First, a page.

The shelling of a school, a kindergarten, and residential areas along the line of contact in eastern Ukraine on February 17, 2022, apparently by Russia-backed armed groups, injured civilians and damaged civilian infrastructure, Human Rights Watch said today. The attacks, which injured at least four civilians, severely damaged or destroyed several homes. Source: Ukraine: Shelling Residential Areas Puts Civilians at Risk | Human Rights Watch
Susan Collins, the Republican senator from Maine, writes in an opinion piece in the New York Times today that “there is nothing more essential to the survival of a democracy than the orderly transfer of power, and there is nothing more essential to the orderly transfer of power than clear rules for effecting it. We…
— Read on nanmykel.com/2022/02/18/whaat-wow/
As part of its mea culpa, the paper published a bulleted list of some of its sins:
- Classified ads selling enslaved people or offering rewards for their return, the first of which appeared just two months after the paper’s launch in May 1837;
- Editorials in the early 1900s seeking to disenfranchise Black voters because, as The Sun opinion writers wrote, “the exclusion of the ignorant and thriftless negro vote will make for better political conditions” and to support racial segregation in neighborhoods to preserve what Sun writers called the “dominant and superior” white race;
- A failure to hire any African American journalists before the 1950s, and too few Black journalists ever since;The identification of Black people by race in articles into the early 1960s, until progressive readers threatened to cancel their subscriptions if the labels weren’t removed;
- A reliance by too many of us for too long on the word of law enforcement over that of Black residents who said they were being improperly targeted by police;A 2002 editorial dismissal of African American lawyer Michael Steele, running mate to gubernatorial candidate Robert Ehrlich, as bringing “little to the team but the color of his skin”;
- A dearth of stories about issues relevant and important to non-white communities, and a failure to feature Black residents in stories of achievement and inspiration, rather than crime and poverty, on a level proportionate to that of their white counterparts.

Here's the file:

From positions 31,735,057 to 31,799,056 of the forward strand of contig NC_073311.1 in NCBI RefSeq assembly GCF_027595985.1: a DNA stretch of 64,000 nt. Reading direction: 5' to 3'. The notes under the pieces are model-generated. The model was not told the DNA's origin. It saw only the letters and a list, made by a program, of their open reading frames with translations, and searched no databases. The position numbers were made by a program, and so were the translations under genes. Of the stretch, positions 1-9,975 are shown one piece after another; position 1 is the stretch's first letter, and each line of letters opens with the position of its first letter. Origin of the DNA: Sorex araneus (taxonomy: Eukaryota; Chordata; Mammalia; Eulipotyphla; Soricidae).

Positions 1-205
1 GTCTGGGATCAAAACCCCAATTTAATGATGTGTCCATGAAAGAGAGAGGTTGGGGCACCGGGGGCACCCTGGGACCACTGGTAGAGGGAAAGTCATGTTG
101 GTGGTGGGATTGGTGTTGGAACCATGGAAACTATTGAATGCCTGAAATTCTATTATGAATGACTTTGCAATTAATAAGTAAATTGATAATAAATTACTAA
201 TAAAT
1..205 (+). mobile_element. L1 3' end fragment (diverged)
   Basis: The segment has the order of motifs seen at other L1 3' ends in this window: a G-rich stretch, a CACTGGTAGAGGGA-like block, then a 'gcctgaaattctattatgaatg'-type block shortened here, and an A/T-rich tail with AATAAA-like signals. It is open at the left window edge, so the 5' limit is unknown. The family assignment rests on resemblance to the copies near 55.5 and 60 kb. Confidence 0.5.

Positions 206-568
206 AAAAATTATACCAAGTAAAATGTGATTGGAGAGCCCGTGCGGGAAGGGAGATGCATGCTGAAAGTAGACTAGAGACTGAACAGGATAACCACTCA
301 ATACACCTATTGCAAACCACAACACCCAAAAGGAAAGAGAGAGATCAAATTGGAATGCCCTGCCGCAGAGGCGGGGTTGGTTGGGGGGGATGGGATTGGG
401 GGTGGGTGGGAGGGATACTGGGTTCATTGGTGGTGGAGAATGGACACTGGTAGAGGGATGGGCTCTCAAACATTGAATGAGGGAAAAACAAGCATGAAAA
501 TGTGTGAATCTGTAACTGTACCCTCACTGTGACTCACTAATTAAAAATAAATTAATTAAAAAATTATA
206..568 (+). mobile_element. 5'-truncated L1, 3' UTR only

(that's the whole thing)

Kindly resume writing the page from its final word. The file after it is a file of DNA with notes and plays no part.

Some of those offenses are so recent that I was a working journalist in Baltimore when they happened; when Ehrlich and Steele were elected, I was a reporter at a competing newspaper and interviewed Steele in the lieutenant governor’s office not long after the “little to the team but color…” comment was published.
Ending all Covid restrictions is premature and “not based on current evidence”, the British Medical Association has said, as experts warned dropping testing and self-isolation could lead to a surge in cases.
Boris Johnson told MPs last week that he was preparing to lift the legal requirement in England to self-isolate on 24 February, a month earlier than originally planned, with a formal announcement expected on Monday.
The prime minister is keen to claim victory for weathering the Omicron wave and placate lockdown-sceptics on his backbenches, who object to legal restrictions on daily life.
But Dr Chaand Nagpaul, chair of the BMA council, said the decision was “not based on current evidence and is premature,” adding: “It clearly hasn’t been guided by data or done in consultation with the healthcare profession.”
He said case rates remained exceptionally high, with the latest Office for National Statistics survey suggesting one in 20 people in England were infected last week.
Lack of efficacy, more adverse events
Doctors at 20 Malaysian government hospitals and a COVID-19 quarantine center conducted an open-label, randomized clinical trial on the use of ivermectin in the first week of COVID-19 symptom onset in hospitalized adults 50 years and older with mild or moderate illness and underlying medical conditions.
The Wentzville school board had reportedly voted to permanently remove eight books including The Bluest Eye by Toni Morrison and Invisible Girl by Lisa Jewell. American Library Association executive director Tracie Hall told CNN that banning books can influence a child’s development in relation to real world challenges. Source: ACLU sues Missouri School District for Permanent Removal of Eight Books